Cutting costs, saving money: These goals are often top-of-mind for health systems, and their supply chain operations are no different. One of the challenges when it comes to reigning in supply chain costs, though, is that there tends to be little wiggle room. Saving is easier said than done.
It becomes a little more effective when the operation is centralized, however. If a health system oversees multiple hospital campuses, then creating a centralized, full-service supply chain may be one way the system can save on capital and achieve operational efficiencies.
Luckily, this is already happening in Missouri, providing a possible template for others who are looking to streamline their supply chains.
When Tony Hall first arrived at University of Missouri Health Care, the system had just begun the process of marrying four individual campus purchasing departments, with purchasing directors under a newly-appointed procurement officer. The individual campuses were unsure if this strategy was going to work.
Hall himself is now the chief procurement officer, as well as the assistant vice president of the system's supply chain. Over the last four and a half years, the system has removed purchasing departments from all campuses and from the health system generally.
What they do instead they now call "insourcing," facilitated by memos of understanding with the health system, IT department, and a campus business called MoreNet, which essentially manages internet services for K-12 schools in the area.
The procurement team was reduced by 35 percent, a number that still holds today. Jobs have been created on the health system side to help balance the equation somewhat, though not all of those jobs are in procurement. The result: a full-service logistics team for the health system.
"I can't find a peer in North America that's managing distribution," said Hall. "It's all logistics. Movers, surplus services … there's no supply chain function you can name that we don't insource to the health system."
Still, the system needed help to achieve its financial goals. That's where Medline came in.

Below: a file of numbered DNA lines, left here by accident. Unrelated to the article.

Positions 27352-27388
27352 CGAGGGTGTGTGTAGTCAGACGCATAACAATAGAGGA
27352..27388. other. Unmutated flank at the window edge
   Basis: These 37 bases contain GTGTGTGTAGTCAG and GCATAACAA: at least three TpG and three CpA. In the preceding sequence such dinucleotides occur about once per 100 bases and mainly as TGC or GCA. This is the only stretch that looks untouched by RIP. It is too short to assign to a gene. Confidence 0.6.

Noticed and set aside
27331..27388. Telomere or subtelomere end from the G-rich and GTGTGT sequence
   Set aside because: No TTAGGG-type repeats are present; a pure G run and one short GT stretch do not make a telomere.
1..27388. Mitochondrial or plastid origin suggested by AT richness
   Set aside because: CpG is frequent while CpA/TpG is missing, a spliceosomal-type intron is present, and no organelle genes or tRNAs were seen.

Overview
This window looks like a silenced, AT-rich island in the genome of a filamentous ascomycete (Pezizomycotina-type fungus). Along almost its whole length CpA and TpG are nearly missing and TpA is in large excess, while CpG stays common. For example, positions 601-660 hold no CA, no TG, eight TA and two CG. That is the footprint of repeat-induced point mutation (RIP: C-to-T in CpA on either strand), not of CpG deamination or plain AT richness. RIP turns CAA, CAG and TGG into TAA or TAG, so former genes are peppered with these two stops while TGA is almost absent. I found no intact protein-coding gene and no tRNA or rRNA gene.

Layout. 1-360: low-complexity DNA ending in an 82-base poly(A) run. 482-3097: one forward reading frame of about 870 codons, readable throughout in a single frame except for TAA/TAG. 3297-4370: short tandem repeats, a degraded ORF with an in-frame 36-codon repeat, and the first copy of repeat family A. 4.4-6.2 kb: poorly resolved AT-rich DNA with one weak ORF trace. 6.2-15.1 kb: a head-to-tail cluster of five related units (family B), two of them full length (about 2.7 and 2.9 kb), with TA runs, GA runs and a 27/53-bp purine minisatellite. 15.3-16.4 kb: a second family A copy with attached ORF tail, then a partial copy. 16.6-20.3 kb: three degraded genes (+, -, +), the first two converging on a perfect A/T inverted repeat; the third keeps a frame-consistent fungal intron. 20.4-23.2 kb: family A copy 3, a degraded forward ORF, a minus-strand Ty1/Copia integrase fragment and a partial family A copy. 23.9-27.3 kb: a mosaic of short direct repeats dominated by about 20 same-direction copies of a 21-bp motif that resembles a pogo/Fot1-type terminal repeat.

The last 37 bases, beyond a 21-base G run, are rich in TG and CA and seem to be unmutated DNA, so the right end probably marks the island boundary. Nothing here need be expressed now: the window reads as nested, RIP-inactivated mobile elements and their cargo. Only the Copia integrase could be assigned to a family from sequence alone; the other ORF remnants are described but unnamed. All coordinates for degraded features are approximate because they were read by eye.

A number of vendors do similar things, including McKesson, NDC and Concordance Healthcare Solutions. Ultimately, though, it was Medline that offered what the health system needed, namely a vertically integrated design. They brought to the system an onsite analyst, dedicated sales specialist for campus programs, targets for growing the private label spend and a solid competitive distribution agreement. Not to mention the non-traditional distribution.
One of the things University of Missouri Health Care wanted to achieve was non-traditional direct distribution. It had been partnering with healthcare solutions manufacturers and distributors for years, but none at the time were capable of delivering on that.
"The benefits are that for the first time in the organization, we're able to take advantage of everyone being on the same system," said Hall. "The technology for requisitioning and contracting are now central to the organization. The larger piece is that we're able to create a very large spend under management."
University of Missouri Health Care, when taken all together, is a roughly $3 billion organization, Hal estimated. The supply chain budget runs in the neighborhood of $700 million.
"That was all broken up five ways," he said. "Now we've got economy of scale. The more volume you can throw at stuff oftentimes results in reducing a net expense to the organization. The flip side is it increase the rebate. We're able to take advantage of discounts we weren't able to take advantage of for many years."
The value of centralization and vertical integration adds up to just shy of $15 million over seven years, said Hall.
"That does not include anything we do with other GPOs that would be managed through that agreement," he said. "That's just the deal with Medline. Our projected target for expense reduction over the next five to six years is way north of $50 million."
ADVICE FOR OTHERS
Achieving economy of scale has had other benefits. Before, if the system was going to renew a service agreement for elevator maintenance, for example, they'd have multiple agreements -- one or more for the health system, one for the campus.
Now, the system would award one or more contracts, depending on who can supply services to some of its remote areas, through a single sourcing event. That has resulted in the cost per hour, cost per part, etc. being at a much greater discount than it would be if all the disparate institutions were doing their work independently.
For systems looking to employ similar strategies, Hall said a strong leader is required, as well as administrative support from a central business unit. An outside manager doesn't hurt either.
"It can be done," said Hall. "Just avoid the landmines."